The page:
Searching for a contract party definition? A contract party or contracting party is an individual or business who enters into a binding agreement with another contracting party, thus accepting the obligations, responsibilities, and benefits specified within the agreement. Before a contract is considered valid, every contract party involved must be deemed competent.

Identifying Contract Parties

Parties involved in a contract must be properly identified. A contract should contain a contractual parties clause defining each party entering into the agreement. Many contractual parties clauses are written as follows:

“This contract is made on [date] between [Person 1], [Person 2], and [Business A].”

However, the clause should contain uniquely identifying information about each party, such as whether the business is a limited liability company, the company's registration number, and the individuals' full names, addresses, and contact information.

For businesses, identify them in contracts using their:

  • Full legal name.
  • Registration number.
  • Registered office address.
  • Country of incorporation.

For individuals, identify them using their:

  • Full legal name.
  • Trading name.
  • Current address.
  • Passport number or ID number.

Identify small partnerships the same way as you would an individual but include information about each partner. With larger partnerships, you can identify one or two representative partners instead of all of them.

Defining the Term “Parties”

When drawing up a contract, it's best to steer clear from using the word “parties” throughout the agreement. For instance, consider the clause: “this agreement does not confer any remedies or rights upon any individual other than the parties.” This language is usually used to exclude non-parties from enforcing any remedies or rights under the agreement, but a court might insist that the term “parties” includes individuals or businesses other than those who signed the agreement.

Instead, name the parties involved and define the term to mean only the contract signatories. When you ensure that an agreement doesn't give any remedies or rights to a third-party beneficiary, you focus solely on those who signed the contract. As such, a smart alternative would be to refer to the parties in the contract as “the signatories.”

According to legal dictionaries, “signatory” refers to any party that signs a document either personally or through an agent, thereby becoming a party to a contract or agreement. When more than two parties are involved in a contract, it makes more sense to refer to the parties as “signatories” rather than constantly listing all parties throughout the document.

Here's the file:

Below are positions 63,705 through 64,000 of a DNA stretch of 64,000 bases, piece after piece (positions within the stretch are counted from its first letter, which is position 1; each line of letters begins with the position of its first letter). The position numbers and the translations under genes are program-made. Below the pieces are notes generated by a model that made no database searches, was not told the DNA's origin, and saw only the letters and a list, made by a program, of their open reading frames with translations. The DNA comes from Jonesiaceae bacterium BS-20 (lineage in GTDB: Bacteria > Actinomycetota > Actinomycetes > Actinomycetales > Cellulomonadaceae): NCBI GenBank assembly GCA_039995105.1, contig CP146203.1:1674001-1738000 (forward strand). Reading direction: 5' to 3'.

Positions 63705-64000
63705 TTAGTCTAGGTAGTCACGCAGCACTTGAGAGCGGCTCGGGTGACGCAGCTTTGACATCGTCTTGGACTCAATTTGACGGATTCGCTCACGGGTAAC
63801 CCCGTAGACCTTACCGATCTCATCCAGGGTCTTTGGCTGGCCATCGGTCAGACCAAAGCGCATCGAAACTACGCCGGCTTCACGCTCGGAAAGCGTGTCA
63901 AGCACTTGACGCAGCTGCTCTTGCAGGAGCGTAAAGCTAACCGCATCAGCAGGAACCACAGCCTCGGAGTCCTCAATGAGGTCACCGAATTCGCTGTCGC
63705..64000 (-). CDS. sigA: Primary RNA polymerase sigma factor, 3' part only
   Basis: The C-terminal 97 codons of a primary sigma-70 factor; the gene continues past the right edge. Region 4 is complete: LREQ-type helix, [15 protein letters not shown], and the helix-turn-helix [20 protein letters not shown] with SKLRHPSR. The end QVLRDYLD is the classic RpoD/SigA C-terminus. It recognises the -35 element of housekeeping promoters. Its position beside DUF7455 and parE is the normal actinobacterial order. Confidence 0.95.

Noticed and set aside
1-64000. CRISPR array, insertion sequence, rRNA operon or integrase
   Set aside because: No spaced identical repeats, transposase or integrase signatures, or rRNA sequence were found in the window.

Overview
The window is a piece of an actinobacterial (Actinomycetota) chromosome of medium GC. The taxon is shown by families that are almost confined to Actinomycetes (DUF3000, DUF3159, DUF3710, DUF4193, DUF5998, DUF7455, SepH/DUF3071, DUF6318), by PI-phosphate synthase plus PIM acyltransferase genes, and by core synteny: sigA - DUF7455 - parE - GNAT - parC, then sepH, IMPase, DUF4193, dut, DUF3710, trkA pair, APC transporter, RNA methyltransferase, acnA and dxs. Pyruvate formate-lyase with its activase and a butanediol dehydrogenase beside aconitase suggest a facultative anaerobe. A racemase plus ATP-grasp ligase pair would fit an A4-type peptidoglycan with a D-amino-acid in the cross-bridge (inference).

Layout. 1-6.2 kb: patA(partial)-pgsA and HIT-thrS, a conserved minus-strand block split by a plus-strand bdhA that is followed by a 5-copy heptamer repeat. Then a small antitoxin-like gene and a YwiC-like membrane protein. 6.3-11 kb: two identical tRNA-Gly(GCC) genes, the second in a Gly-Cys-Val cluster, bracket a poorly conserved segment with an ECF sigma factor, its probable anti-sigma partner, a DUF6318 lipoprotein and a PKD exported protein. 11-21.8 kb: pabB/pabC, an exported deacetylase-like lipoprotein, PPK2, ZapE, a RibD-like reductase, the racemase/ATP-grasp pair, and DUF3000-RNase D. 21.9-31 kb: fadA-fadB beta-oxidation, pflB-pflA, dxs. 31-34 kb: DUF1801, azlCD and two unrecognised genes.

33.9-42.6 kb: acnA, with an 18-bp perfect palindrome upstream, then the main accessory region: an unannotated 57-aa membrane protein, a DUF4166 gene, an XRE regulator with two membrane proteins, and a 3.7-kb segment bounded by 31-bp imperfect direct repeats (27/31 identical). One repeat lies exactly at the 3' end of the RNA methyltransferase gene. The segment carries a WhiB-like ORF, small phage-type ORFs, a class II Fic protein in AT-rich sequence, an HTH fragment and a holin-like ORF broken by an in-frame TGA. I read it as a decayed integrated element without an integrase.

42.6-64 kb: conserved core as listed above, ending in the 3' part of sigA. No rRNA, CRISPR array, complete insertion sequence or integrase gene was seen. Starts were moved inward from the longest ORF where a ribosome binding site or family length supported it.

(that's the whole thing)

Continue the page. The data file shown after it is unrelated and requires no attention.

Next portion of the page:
Defining the term “parties” in the contract would accomplish a similar goal, but the writer of the contract would need to unnecessarily define a term, which is never a good idea when drawing up a legal agreement. Defined terms are helpful in making a contract shorter, but the reader must frequently recall the definition. As a result, defining the term “parties” may draw attention away from the document itself.

Remember, preventing non-parties from enforcing any remedies or rights under contract is only an issue if the agreement contemplates intended third-party individuals.

A more appropriate way to refer to a contract party is to use a functional reference, such as “Service Provider,” “Licensee,” “Seller,” “Lender,” etc. You can also use the party's short name, such as a portion of a company name or a surname. Refer to your own party by a short name when using functional references for other parties.

Avoid alternating defined terms when referring to the same party, because it makes reading the contract more difficult. An example of alternative defined terms is: “hereafter known as Seller.” Instead, define the terms in the contract party introduction clause right after listing each party's identifying details. Do not include the contract party defined term in the definitions article of the contract.

How to Refer to Contract Parties

Individuals are generally defined by their surname without the Mr., Mrs., or Ms. title, except in letter agreements where the title should be used. Professors are often defined using their abbreviated title.

Companies should be referred to by their short name. Use a term equal to the business's trade name or abbreviation when possible. An acronym is also acceptable if the party is known by that acronym.

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